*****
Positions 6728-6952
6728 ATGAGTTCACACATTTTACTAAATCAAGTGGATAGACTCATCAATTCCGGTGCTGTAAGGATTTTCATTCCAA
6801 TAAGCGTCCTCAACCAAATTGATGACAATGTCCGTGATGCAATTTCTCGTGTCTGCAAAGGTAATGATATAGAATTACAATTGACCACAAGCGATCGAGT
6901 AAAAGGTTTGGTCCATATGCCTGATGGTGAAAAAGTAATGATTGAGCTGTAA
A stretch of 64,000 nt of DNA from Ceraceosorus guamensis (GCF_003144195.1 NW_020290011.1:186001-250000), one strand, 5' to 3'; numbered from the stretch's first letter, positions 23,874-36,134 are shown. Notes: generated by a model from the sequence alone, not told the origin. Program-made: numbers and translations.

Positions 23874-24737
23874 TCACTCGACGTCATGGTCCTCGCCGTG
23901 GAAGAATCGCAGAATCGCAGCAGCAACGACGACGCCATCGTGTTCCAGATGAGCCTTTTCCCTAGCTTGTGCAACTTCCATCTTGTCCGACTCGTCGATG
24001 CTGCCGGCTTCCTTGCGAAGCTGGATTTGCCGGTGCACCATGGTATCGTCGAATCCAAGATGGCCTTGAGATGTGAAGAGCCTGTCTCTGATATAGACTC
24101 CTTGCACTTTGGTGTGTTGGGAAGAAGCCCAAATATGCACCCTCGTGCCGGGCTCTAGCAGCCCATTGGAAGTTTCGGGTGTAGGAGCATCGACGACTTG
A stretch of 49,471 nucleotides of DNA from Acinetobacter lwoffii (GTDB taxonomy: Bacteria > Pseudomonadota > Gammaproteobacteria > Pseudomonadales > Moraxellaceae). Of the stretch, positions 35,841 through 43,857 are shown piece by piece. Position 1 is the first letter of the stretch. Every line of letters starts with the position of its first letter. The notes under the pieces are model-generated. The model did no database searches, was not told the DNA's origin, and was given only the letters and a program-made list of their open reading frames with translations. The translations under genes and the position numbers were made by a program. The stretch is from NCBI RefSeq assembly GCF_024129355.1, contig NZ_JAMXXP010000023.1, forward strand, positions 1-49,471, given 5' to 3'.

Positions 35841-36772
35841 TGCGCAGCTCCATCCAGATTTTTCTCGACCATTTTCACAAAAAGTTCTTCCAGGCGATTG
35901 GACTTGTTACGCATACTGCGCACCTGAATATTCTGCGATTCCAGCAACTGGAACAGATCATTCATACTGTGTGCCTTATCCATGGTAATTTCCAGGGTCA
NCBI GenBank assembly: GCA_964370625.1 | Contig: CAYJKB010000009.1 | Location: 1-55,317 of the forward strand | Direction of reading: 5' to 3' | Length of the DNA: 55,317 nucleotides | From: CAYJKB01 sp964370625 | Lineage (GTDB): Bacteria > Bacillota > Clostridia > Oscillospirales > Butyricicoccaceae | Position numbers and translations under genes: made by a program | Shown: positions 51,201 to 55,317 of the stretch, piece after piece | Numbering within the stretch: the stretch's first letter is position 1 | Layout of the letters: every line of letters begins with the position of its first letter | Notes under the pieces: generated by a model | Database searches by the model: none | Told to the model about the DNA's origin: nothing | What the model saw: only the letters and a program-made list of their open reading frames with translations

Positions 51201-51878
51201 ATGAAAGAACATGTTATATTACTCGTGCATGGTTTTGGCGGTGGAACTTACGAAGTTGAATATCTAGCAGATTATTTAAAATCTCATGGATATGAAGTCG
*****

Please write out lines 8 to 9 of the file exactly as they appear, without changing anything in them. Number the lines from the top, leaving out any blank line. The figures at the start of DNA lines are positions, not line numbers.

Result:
23901 GAAGAATCGCAGAATCGCAGCAGCAACGACGACGCCATCGTGTTCCAGATGAGCCTTTTCCCTAGCTTGTGCAACTTCCATCTTGTCCGACTCGTCGATG
24001 CTGCCGGCTTCCTTGCGAAGCTGGATTTGCCGGTGCACCATGGTATCGTCGAATCCAAGATGGCCTTGAGATGTGAAGAGCCTGTCTCTGATATAGACTC